So, this is it.
Our last day in India. We leave in just a couple of hours for Sydney.
A twelve hour flight.
And I am ill!!
But, who cares. Now is not the time to mope and feel sorry for myself. There are some very important things that need to be said before we sign off from this country, and I can't think of a better time or place to say them than here and now!
Our last day here went by without much drama. We spent our final night on Chowpatty beach people watching. Every night literally hundreds of locals flock to the beach to just sit and socialise, and in the time we sat there, I took the oppurtunity to reflect on the trip so far, and our experiences here.
It has definitely been an adventure, you cannot argue with that. From the moment we stepped off the plane a month ago to yesterday, sitting on the beach, it's been rare that a day has gone by with no story to tell.
That seems to be the beauty of this place - this country. You never really know what to expect. You can read things and have an idea in your head of what something is like, but 99% of the time you get there and your vision is wrong: usually in reality whatever it is you are seeing or doing is infinitely more beautiful, interesting, and mind blowing than you could ever imagine.
The Taj is clearly going to be stunning, but no encylopedia articles or posters at school can quite prepare you for just how extravagant and detailed it is. The caves at Ellora were an amazing shock - expecting just a view caves in the mountains, what we were actually met with were the most intricate carvings and grand temples, all hand built, hundreds of years ago, with nothing to compare them to in modern times. All the forts we saw, although there were a lot, were grand and strong and being there forced you to imagine what they were like in their prime, when under attack from the enemy, or just living there day to day.
But all the sights, all the monuments aside, just being here, living the life and seeing how others are living theirs - that's what I have enjoyed the most. Yes, the poverty is here and at times is in your face. You can't walk down the street without being asked for food or money, and yes, I felt a bit guilty at times when not helping them, but there is little you can do.
And yes, at times the hawkers and touts pushed their luck, and eventually when they have followed you for 100m and not let up, you just want to scream and shout at them.
But without them, it would not have been half as fun - half as exciting. They create the atmospher. They mould the country into what it is, and make it a vibrant place, that attacks all your sense all the time.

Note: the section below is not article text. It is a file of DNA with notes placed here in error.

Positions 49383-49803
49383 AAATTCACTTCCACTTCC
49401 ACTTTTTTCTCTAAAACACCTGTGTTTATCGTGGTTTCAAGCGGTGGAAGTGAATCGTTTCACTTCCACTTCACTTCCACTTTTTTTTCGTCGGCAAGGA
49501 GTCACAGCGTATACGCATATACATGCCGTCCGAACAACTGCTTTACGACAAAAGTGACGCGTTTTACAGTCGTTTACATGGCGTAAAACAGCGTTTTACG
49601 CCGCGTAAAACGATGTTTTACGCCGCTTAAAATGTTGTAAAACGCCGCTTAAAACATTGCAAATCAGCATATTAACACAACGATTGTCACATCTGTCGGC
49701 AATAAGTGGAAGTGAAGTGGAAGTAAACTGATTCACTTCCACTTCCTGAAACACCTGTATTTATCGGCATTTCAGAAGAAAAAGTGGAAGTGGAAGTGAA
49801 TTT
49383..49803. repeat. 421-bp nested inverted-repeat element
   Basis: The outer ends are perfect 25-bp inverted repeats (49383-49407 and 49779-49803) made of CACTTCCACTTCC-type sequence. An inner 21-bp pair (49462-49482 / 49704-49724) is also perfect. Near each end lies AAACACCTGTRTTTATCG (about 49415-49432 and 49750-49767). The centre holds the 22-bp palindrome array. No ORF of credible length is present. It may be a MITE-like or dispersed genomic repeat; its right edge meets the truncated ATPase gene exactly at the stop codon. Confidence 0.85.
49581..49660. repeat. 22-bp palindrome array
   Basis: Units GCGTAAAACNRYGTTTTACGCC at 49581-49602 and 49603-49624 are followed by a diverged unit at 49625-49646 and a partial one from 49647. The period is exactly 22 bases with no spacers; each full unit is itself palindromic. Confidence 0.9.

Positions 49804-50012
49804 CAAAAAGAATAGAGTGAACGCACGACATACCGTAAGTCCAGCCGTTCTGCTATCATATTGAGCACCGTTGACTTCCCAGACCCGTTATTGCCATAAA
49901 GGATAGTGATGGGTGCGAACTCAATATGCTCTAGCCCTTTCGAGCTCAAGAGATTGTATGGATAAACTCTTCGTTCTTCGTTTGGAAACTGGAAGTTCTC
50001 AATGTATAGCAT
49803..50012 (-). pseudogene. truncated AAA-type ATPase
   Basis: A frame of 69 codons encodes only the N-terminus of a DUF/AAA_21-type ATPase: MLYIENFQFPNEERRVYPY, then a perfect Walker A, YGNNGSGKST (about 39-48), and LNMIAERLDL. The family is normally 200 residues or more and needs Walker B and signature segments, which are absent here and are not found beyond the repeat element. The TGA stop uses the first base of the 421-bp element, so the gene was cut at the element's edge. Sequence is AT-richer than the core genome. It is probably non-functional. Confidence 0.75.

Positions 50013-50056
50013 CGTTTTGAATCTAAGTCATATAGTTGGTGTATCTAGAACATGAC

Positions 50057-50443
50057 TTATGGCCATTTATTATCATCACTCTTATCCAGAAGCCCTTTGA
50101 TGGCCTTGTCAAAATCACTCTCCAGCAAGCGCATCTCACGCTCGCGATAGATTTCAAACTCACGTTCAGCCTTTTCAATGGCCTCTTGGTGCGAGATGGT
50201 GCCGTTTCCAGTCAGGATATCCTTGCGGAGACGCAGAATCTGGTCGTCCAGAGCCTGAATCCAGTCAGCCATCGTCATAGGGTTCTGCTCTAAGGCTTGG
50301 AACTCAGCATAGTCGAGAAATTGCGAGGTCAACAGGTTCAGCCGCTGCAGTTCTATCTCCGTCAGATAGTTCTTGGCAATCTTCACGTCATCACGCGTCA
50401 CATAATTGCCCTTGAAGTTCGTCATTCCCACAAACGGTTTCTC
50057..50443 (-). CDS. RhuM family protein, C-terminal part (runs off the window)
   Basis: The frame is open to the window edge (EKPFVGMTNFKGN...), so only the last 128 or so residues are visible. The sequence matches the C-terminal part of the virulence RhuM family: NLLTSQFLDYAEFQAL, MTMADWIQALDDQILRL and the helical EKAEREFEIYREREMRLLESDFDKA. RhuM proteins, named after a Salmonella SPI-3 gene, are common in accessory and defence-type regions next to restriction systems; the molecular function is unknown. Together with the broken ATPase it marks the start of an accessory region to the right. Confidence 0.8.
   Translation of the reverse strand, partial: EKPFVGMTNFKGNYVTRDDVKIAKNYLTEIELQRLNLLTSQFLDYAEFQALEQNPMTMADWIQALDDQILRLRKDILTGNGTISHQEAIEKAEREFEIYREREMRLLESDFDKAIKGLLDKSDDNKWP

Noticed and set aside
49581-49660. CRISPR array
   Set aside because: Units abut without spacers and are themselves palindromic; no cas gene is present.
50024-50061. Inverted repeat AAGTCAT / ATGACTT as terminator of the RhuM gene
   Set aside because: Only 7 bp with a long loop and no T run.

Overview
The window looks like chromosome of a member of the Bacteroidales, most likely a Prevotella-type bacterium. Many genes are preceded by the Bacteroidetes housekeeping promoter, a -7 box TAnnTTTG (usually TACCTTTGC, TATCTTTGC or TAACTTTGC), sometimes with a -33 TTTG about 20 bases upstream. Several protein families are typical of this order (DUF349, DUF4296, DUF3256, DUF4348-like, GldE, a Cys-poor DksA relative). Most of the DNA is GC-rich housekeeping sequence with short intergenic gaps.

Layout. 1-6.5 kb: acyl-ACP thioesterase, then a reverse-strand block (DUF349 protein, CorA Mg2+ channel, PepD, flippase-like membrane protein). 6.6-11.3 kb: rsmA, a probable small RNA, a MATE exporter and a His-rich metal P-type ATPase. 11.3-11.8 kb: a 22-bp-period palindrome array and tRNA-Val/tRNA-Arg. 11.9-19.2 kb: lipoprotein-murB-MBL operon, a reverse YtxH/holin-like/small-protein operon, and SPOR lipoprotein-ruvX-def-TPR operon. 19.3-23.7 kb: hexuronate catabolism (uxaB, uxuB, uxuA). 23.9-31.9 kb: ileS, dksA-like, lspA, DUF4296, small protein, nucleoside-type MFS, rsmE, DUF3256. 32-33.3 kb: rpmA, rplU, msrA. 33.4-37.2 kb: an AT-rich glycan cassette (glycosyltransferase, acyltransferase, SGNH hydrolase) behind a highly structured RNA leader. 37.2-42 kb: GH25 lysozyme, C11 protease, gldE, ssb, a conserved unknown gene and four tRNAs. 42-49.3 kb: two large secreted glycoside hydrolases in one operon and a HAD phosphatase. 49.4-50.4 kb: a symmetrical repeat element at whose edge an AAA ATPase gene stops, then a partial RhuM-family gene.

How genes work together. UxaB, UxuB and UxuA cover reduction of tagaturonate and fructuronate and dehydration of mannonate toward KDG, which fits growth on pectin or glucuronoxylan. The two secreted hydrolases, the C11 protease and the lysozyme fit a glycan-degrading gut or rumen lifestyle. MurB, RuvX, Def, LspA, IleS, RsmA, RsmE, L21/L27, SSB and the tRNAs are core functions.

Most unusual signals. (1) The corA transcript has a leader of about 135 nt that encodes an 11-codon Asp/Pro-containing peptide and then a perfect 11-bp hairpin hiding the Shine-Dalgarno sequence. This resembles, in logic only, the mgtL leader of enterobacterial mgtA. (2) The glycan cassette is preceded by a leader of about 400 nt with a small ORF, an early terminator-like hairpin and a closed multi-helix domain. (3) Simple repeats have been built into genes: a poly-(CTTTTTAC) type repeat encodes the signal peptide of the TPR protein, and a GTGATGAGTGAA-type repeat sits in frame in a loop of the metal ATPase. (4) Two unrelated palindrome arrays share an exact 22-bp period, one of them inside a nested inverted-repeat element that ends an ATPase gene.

Along with their shouts, beeping horns, and mooing cows, the smell of rotting vegetables that would sicken you at home, just make the place what it is. Te bright saris and the colorful spices on display, and the smell of cooking food everywhere you go, means you cannot escape the feeling that they are putting on a show all the time - trying to attract everyones and keep us all entertained.
And we were.
But it is not a show. It's the way it is, and I loved every second.
The most incredible thing about being here was the way we were treated by locals. More often than not the people were shockingly friendly, and once you got past the staring they would quite happily chat for you for a whole morning, enquiring about your life, your work, and what we though of India. ONly the other day we took a 68 year old local for a beer. He was slightly eccentric, and made us laugh alot, but we really enjoyed his company, and he was genuinely interested in what we had to say.
That, I think, is what I will take away from here - It costs nothing to be friendly and polite and interested in other people. You never know what you might learn. I have met some of the poorest people in the world, and the rich Westerners come in flashing their cas, and there seems to be little bitterness or even jealousy. They like that we are here, they like we are in their country, and fundamentally, I think they like us.
After the Taj, tigers, temples and touts, I will be sad to leave. Excited about the next chapter of our story, but still sad. I have had an amzing time here and experienced more than some do in a lifetime.
It has been incredible.
And Dan and I are still talking - bonus!!
So as we set off for NZ, I can only wonder what we might see and learn next.
Bring it on!